This morning, the Milwaukee Film Festival announced yet another new program for the upcoming 2016 edition: Cine Sin Fronteras, which features six feature and documentary films highlighting the stories and experiences of the Latinx diaspora.
The program comes co-curated by Claudia Guzmán, the Sociocultural Program Manager for Student Involvement at UWM, and Jeanette Martin, the assistant director of the LGBT Resource Center at UWM.
"The films in Cine Sin Fronteras, literally translated to ‘Cinema Without Borders,’ transcend boundaries and blur lines, embodying the spirit of the Latinx experience," said Guzmán and Martin in a press release. "They highlight and explore myriad facets of human identity and are not confined by genre, language, country of origin, race, ethnicity, age, gender, sexuality, or ability."
"We see the potential for diverse community engagement through the cinematic celebration of Latinx heritages. As with many of our focused programs, we wish to represent Milwaukee’s rich cultural history and values," stated Jonathan Jackson, Milwaukee Film artistic and executive director.
Here are the six selections for the inaugural Cine Sin Fronteras:
"Burden of Peace (Paz y Paz)"
The documentary "Burden of Peace" follows the entire tenure of Guatemala's first female Attorney General, from raising the prosecution rate from 5 percent to 30, to managing to convict the country's former dictator on genocide charges and having to flee the country due to political corruption.
"Death by a Thousand Cuts"
This documentary from co-directors Juan Mejia Botero and Jake Kheel chronicles the tensions between neighboring Haiti and the Dominican Republic – and how the discovery of a murderer Dominican park ranger could ignite the conflict even more.
"Kings of Nowhere (Los reyes del pueblo que no existe)"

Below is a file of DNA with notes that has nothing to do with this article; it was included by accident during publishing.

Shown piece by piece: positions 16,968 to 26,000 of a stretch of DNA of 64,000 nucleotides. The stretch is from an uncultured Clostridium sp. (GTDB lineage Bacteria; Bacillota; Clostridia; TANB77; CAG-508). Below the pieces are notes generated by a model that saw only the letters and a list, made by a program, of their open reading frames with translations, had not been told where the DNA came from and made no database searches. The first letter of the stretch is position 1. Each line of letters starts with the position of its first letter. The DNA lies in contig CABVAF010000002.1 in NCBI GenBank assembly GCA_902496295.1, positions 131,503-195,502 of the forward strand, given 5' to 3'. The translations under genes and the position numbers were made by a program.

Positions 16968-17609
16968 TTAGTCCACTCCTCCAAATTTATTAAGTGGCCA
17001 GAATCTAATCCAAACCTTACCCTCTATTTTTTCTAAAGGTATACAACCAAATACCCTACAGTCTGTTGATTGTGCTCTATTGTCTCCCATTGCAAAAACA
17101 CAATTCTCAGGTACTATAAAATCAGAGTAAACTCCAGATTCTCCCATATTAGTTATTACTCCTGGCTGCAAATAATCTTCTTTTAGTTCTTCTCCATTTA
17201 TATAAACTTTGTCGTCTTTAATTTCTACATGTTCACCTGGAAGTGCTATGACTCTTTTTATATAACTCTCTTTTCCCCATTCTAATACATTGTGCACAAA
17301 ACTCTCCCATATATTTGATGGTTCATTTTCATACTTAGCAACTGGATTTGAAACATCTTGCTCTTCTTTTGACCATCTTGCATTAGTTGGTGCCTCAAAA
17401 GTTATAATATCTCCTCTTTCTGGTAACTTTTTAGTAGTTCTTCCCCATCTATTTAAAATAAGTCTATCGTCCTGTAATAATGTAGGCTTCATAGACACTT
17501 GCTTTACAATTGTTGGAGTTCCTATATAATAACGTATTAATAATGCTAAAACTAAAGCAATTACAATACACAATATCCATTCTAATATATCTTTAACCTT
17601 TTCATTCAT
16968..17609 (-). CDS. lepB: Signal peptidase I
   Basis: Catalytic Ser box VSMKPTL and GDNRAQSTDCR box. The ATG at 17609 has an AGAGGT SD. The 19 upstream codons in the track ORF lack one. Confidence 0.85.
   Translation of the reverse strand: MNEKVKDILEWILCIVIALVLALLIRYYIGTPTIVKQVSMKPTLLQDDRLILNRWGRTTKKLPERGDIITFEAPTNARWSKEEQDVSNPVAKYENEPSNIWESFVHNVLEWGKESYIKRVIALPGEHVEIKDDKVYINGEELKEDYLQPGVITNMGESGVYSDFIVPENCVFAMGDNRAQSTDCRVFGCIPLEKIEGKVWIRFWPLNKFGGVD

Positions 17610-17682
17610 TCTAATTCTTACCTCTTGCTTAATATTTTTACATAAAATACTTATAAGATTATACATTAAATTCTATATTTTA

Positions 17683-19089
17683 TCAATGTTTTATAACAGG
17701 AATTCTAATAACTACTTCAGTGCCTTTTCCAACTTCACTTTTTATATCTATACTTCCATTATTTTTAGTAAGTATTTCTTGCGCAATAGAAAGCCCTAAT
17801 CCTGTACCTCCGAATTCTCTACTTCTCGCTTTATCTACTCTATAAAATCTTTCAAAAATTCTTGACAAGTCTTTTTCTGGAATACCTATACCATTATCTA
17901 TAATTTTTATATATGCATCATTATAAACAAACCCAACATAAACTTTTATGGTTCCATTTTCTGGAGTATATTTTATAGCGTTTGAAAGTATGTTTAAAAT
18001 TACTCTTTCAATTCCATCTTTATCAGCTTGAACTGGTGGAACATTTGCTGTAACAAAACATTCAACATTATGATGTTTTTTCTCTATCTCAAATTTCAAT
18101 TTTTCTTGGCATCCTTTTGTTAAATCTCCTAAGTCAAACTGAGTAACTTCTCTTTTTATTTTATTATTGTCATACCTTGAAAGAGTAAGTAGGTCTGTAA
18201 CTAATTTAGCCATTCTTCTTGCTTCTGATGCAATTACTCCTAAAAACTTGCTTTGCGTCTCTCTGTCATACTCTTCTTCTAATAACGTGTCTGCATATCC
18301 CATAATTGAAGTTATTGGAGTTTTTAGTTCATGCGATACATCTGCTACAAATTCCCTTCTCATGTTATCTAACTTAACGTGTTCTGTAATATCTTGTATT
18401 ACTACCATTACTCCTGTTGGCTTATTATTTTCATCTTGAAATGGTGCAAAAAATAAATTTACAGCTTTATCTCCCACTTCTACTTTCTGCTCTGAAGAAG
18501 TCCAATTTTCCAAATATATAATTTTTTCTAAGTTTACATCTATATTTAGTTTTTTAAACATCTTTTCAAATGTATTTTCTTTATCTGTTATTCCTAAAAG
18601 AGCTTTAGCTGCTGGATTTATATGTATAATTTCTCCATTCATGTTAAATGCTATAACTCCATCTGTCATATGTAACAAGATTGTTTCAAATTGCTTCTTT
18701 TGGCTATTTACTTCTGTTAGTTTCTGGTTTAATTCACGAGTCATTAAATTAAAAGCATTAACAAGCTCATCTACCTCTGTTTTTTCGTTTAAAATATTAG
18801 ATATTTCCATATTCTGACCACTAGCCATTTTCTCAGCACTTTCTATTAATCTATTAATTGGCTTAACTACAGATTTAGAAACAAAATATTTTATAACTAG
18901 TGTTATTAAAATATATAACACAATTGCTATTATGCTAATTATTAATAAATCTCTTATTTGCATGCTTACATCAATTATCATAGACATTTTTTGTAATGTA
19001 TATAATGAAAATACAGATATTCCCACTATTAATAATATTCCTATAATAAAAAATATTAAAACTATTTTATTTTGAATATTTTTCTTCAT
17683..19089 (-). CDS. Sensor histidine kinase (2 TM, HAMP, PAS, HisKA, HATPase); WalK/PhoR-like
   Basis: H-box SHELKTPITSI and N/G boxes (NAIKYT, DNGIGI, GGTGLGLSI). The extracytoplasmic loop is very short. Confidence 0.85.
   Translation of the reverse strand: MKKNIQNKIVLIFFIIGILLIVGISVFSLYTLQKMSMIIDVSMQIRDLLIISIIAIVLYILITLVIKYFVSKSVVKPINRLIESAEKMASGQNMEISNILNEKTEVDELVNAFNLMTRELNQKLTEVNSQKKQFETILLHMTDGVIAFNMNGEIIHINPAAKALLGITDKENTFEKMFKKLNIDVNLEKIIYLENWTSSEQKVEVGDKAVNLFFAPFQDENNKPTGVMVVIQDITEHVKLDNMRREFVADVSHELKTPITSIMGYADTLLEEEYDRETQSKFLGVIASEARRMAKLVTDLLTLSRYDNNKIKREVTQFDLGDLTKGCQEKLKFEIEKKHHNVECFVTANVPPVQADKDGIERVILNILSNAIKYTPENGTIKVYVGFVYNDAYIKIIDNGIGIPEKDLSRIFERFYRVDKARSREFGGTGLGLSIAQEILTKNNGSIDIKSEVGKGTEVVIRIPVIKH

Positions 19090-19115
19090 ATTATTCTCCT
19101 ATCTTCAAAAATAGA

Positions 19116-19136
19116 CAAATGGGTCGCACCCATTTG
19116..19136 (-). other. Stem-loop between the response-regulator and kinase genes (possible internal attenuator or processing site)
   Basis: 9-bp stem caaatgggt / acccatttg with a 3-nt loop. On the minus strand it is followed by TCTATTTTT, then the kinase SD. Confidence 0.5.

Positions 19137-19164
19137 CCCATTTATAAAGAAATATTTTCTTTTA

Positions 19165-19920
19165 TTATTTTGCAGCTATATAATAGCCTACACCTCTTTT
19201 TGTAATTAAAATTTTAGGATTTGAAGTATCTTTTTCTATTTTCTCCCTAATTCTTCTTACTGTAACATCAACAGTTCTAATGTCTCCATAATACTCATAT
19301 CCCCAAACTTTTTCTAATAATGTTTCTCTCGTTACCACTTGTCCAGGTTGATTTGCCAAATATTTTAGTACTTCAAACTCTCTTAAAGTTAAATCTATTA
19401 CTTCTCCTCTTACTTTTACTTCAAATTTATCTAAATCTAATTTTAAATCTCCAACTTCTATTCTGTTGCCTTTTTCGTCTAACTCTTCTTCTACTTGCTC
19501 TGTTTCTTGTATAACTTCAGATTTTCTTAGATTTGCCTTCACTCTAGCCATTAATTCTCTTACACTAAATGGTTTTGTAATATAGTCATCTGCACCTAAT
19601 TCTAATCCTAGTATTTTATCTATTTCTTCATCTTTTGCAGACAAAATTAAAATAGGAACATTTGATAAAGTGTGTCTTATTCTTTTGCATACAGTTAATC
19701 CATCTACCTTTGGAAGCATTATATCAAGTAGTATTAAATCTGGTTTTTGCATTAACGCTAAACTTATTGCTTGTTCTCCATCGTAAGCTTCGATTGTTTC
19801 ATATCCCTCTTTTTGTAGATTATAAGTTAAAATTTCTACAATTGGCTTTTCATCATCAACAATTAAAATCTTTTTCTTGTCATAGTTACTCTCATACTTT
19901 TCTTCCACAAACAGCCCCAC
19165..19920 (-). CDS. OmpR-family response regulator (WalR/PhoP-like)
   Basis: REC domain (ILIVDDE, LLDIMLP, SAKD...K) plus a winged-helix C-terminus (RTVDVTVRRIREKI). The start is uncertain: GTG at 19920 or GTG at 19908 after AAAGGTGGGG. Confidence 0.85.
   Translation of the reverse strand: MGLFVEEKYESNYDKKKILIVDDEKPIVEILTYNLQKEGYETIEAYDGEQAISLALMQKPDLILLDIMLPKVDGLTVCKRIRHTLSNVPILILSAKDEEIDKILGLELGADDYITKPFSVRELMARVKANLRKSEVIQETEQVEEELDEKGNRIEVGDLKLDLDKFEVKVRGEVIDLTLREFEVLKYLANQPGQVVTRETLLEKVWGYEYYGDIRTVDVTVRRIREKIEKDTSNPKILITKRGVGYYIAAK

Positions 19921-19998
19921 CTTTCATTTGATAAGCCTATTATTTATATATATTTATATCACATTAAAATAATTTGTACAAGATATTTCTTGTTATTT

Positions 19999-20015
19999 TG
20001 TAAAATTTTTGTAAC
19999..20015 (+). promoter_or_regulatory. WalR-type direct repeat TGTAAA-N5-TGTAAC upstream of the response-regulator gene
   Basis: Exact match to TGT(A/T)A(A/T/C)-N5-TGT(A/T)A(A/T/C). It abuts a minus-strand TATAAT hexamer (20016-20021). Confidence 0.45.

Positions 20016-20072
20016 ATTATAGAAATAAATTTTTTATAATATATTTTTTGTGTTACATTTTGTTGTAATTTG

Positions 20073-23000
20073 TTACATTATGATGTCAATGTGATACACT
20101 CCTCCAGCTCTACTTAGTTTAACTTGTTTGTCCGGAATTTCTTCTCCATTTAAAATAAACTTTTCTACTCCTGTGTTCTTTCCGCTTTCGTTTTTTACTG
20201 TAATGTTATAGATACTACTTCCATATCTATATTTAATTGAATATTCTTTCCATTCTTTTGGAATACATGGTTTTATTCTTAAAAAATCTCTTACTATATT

"Kings of Nowhere" is a documentary about a small Northern Mexico town that becomes a ghost town once a dam moved in and drowned the city. However, a few families and citizens still stay behind to watch over the swamped village.
"Ovarian Psycos" introduces audiences to its titular grassroots group, a band of bike-riding Chicanas who travel around Eastside Los Angeles reclaiming the neighborhood and making the streets safer for women. The founder of the Ovarian Psycos will also be in town for one of the screenings, leading a South Side bike ride to the film.
Director Pepa San Martin's "Rara" follows a young girl trying to cope with her divorced parents' new relationships, all while dealing with her own teenage moods, romances and changes.
"The Violin Teacher (Tudo que aprendemos juntos)"
In this based-on-a-true-story drama, a talented concert violinist turns his missed opportunity to perform for the San Paolo symphony orchestra into a mission to help the children of Heliopolis – Brazil's largest favela – with the healing power of music.
The Milwaukee Film Festival will ring in the new program with a Cine Sin Fronteras launch party at Anodyne Coffee Roasting Company on Thursday, Sept. 8. For more details, check out Milwaukee Film's website.
The Milwaukee Film Festival will run from Sept. 22 through Oct. 6.